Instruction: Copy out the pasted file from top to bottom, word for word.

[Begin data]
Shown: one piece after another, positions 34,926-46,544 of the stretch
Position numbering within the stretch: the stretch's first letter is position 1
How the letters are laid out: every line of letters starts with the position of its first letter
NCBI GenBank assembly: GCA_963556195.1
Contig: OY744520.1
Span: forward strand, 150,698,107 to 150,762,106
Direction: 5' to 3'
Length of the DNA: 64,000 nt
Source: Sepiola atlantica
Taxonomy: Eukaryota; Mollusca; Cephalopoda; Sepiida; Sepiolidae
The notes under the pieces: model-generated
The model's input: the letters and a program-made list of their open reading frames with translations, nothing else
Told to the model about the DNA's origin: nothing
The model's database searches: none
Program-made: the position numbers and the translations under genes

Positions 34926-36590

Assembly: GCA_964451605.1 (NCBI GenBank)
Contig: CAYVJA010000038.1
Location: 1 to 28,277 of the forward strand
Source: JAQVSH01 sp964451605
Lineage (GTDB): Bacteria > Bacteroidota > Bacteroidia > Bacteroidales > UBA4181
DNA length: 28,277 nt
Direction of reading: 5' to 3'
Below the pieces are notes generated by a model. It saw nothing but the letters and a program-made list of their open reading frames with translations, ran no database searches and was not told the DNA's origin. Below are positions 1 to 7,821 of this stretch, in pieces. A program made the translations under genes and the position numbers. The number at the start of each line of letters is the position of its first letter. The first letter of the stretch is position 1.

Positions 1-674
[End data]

Shown: one piece after another, positions 34,926-46,544 of the stretch
Position numbering within the stretch: the stretch's first letter is position 1
How the letters are laid out: every line of letters starts with the position of its first letter
NCBI GenBank assembly: GCA_963556195.1
Contig: OY744520.1
Span: forward strand, 150,698,107 to 150,762,106
Direction: 5' to 3'
Length of the DNA: 64,000 nt
Source: Sepiola atlantica
Taxonomy: Eukaryota; Mollusca; Cephalopoda; Sepiida; Sepiolidae
The notes under the pieces: model-generated
The model's input: the letters and a program-made list of their open reading frames with translations, nothing else
Told to the model about the DNA's origin: nothing
The model's database searches: none
Program-made: the position numbers and the translations under genes

Positions 34926-36590

Assembly: GCA_964451605.1 (NCBI GenBank)
Contig: CAYVJA010000038.1
Location: 1 to 28,277 of the forward strand
Source: JAQVSH01 sp964451605
Lineage (GTDB): Bacteria > Bacteroidota > Bacteroidia > Bacteroidales > UBA4181
DNA length: 28,277 nt
Direction of reading: 5' to 3'
Below the pieces are notes generated by a model. It saw nothing but the letters and a program-made list of their open reading frames with translations, ran no database searches and was not told the DNA's origin. Below are positions 1 to 7,821 of this stretch, in pieces. A program made the translations under genes and the position numbers. The number at the start of each line of letters is the position of its first letter. The first letter of the stretch is position 1.

Positions 1-674